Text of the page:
I think collocations are much more important. They are used all the time, in both everyday and formal English. They are almost like "vocabulary," except that they are made up of several words instead of just one. I'm not sure where "phrasal verbs" leave off and "collocations" begin, but they are important to understand.
Native speakers are not taught them in school. We pick them up. We are not even conscious of using them. Collocations are something best learned from a professional teacher who teaches English as a foreign language.
Idioms are fun, but they are a little dangerous. We are entertained by colorful idioms, but many of them are listed because they are colorful and amusing. They are not used all that often. They are frequently regional. Try asking native English speakers "Have you ever heard anybody actually say 'raining cats and dogs?'" Many will say "never." Many will say "My aunt Nancy always used to say that." Many will say "Of course, I say it all the time."
Lists of idioms are unreliable. They often include regionalisms, outdated idioms that are rarely used, or colorful catchphrases that are mostly "signature phrases" connected with media personalities. (Did anybody but Red Barber ever say "he's sitting in the catbird seat?")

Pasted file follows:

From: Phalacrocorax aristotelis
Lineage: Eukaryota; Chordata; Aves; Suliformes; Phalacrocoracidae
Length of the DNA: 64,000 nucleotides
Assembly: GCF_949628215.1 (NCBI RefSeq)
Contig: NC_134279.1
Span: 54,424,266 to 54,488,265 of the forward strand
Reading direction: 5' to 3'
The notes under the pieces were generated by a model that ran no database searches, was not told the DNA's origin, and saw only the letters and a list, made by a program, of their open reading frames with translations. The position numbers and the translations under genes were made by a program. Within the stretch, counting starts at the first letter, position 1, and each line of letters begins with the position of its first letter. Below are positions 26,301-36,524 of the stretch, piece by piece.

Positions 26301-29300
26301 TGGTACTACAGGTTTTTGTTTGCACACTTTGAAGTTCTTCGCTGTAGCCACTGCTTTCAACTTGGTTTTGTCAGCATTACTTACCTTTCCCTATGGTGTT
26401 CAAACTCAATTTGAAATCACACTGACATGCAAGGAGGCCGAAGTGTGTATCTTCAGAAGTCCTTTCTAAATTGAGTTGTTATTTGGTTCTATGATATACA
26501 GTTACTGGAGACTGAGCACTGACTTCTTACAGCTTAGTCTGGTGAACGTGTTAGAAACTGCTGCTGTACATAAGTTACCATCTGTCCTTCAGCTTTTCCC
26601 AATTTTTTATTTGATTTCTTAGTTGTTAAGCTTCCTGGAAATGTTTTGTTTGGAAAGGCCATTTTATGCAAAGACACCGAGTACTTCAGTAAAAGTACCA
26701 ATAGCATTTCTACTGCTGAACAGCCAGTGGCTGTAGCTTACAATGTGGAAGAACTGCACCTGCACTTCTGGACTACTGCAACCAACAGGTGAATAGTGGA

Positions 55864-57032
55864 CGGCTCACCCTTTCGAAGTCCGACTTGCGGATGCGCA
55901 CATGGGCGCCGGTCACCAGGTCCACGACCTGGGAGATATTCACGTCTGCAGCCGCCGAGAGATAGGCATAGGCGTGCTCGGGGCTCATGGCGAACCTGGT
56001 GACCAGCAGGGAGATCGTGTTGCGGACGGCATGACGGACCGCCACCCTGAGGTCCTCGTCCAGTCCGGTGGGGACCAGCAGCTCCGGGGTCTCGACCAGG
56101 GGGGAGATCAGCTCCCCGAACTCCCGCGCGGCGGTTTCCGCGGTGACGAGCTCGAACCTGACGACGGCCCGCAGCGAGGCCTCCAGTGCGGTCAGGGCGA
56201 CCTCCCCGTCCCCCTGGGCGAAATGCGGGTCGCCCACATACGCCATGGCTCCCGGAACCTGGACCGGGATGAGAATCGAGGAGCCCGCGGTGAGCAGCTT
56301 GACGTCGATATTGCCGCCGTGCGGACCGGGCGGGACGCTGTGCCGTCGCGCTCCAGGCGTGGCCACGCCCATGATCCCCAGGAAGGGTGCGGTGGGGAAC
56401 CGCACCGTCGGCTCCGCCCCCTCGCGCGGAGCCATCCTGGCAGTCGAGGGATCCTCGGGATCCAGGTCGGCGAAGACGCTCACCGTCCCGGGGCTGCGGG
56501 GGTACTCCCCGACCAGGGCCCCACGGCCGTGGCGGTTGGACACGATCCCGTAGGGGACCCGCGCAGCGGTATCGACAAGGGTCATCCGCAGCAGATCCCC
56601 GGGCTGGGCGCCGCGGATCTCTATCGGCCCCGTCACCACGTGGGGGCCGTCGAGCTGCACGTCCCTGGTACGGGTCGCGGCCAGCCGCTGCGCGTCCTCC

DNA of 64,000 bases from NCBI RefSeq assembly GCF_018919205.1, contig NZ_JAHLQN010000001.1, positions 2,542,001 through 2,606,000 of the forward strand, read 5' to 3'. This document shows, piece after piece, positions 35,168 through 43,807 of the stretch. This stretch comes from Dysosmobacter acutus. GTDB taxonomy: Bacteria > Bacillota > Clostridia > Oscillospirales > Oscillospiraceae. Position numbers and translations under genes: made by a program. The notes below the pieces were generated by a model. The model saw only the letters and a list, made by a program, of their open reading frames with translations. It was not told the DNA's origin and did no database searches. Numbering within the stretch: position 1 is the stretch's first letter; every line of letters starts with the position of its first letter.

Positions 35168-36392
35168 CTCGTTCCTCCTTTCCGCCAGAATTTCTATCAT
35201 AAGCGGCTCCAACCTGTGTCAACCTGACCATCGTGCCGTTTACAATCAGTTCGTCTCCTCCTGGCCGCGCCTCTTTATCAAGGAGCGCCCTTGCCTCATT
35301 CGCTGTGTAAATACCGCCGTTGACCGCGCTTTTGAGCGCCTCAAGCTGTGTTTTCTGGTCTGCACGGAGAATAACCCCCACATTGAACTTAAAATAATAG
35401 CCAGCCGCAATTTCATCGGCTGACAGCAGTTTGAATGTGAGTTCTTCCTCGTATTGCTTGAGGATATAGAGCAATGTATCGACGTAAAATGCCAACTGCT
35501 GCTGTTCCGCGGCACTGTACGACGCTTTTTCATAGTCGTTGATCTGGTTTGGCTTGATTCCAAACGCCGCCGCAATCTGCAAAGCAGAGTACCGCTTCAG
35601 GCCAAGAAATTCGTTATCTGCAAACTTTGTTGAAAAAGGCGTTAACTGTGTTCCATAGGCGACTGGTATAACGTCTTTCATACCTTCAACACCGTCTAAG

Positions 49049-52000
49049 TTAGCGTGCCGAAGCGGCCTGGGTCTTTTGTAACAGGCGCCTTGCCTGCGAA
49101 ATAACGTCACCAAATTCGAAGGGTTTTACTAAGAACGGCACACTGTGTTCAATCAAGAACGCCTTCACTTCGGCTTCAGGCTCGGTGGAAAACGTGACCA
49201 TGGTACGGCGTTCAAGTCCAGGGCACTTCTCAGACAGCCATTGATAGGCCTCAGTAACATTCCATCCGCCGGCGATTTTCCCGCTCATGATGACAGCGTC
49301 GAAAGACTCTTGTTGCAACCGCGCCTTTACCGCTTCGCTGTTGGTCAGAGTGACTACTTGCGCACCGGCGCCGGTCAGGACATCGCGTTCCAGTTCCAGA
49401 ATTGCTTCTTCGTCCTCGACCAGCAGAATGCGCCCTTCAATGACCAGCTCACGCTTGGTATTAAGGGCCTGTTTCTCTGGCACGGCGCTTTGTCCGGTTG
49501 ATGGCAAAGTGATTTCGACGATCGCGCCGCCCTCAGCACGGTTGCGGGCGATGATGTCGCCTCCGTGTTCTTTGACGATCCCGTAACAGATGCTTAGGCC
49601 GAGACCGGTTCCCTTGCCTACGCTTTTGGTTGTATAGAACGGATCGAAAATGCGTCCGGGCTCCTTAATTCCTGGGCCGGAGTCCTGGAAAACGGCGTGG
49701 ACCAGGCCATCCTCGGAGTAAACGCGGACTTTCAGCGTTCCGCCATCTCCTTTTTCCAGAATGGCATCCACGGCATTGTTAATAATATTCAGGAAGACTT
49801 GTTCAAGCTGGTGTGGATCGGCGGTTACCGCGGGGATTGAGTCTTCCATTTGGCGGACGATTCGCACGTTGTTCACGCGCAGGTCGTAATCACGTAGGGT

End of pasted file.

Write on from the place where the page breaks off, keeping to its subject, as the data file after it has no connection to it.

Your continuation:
It is helpful to understand idioms but you almost never need to use them. They do not make it easier or more comfortable for English speakers to understand you. In fact, if you have the normal amount of accent that "fluent" foreign speakers usually have, they will sound so strange that native speakers will not be sure they have heard you correctly.
Clear, plain, logical English is always fine. However, unlike idioms, using the right collocations does "improve" your English in the sense of making it easier and more comfortable for natives speakers to understand you.
Collocations are used in everyday speech, in informal and formal written and spoken language.
Yes, collocations are important.
Idioms are figurative speech and cannot be understood literally (the words don't have their usual meanings)
Idioms are nice to know but difficult to use, and misusing them can result in embarrassing situations.
I always recommend that English learners learn idioms only after they have reached the advanced level.